Absolute Risk of Suicide After First Hospital Contact in Mental Disorder
This new article is rather awesome, if for no other reason then because it involves so many people and follow them over such a long time-frame:
“Objective To estimate, in a national cohort, the absolute risk of suicide within 36 years after the first psychiatric contact.
Design Prospective study of incident cases followed up for as long as 36 years. Median follow-up was 18 years.
Setting Individual data drawn from Danish longitudinal registers.
Participants A total of 176 347 persons born from January 1, 1955, through December 31, 1991, were followed up from their first contact with secondary mental health services after 15 years of age until death, emigration, disappearance, or the end of 2006. For each participant, 5 matched control individuals were included.”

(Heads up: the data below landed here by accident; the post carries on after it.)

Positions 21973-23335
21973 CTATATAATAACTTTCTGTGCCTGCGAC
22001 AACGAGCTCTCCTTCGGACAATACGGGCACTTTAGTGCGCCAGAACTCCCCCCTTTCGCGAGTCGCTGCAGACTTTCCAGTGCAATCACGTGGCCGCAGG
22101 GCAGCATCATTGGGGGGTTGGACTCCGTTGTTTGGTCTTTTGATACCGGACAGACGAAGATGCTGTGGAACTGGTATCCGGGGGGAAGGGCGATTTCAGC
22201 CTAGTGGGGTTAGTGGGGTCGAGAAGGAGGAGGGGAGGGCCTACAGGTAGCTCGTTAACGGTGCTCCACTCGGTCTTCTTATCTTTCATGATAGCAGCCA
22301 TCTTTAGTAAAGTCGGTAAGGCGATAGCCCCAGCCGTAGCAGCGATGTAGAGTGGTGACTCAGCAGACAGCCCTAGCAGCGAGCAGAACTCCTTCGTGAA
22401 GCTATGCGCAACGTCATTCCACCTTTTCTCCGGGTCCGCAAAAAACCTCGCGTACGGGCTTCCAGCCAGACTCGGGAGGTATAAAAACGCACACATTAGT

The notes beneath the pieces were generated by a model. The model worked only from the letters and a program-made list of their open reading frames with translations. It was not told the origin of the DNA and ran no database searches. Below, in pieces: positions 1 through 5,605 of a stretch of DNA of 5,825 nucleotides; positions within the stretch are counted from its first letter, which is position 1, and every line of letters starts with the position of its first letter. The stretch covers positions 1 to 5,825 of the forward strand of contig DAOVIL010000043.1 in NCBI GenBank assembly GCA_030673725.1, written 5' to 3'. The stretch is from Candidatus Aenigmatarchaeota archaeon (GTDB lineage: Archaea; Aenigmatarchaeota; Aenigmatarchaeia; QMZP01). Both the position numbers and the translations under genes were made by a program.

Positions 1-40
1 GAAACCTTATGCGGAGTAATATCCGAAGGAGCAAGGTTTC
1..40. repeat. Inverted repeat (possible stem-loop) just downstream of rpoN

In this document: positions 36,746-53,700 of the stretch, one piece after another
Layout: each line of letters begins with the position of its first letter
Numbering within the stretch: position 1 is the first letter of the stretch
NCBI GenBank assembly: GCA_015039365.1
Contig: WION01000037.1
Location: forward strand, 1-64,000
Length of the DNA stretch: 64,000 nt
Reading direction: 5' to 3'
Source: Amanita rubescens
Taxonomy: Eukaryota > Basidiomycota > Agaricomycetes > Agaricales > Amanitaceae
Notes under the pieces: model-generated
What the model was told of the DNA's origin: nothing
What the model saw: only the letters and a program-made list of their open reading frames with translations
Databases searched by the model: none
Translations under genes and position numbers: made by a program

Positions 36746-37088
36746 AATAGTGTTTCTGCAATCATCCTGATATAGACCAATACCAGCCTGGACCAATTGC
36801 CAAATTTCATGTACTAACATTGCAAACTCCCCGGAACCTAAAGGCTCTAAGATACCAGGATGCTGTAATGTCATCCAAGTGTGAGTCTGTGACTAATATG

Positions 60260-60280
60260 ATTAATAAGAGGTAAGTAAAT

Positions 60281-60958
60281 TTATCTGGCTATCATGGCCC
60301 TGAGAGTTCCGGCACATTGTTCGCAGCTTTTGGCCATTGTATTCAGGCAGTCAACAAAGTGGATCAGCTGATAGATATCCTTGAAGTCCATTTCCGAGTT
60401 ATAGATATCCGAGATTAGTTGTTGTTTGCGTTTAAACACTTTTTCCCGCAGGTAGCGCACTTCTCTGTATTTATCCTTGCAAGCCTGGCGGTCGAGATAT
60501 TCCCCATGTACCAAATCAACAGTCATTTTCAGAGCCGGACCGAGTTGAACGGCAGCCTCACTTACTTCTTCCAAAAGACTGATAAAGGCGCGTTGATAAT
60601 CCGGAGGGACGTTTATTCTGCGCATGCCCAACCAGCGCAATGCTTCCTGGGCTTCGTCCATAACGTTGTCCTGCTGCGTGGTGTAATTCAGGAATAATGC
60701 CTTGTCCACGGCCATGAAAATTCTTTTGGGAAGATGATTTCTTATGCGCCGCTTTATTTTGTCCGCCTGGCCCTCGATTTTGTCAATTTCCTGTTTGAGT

176.347 people followed for roughly two decades on average. That’s a lot of data. What did they find? Some of the main results:
“Results Among men, the absolute risk of suicide (95% confidence interval [CI]) was highest for bipolar disorder, (7.77%; 6.01%-10.05%), followed by unipolar affective disorder (6.67%; 5.72%-7.78%) and schizophrenia (6.55%; 5.85%-7.34%). Among women, the highest risk was found among women with schizophrenia (4.91%; 95% CI, 4.03%-5.98%), followed by bipolar disorder (4.78%; 3.48%-6.56%). In the nonpsychiatric population, the risk was 0.72% (95% CI, 0.61%-0.86%) for men and 0.26% (0.20%-0.35%) for women. Comorbid substance abuse and comorbid unipolar affective disorder significantly increased the risk. The co-occurrence of deliberate self-harm increased the risk approximately 2-fold. Men with bipolar disorder and deliberate self-harm had the highest risk (17.08%; 95% CI, 11.19%-26.07%).”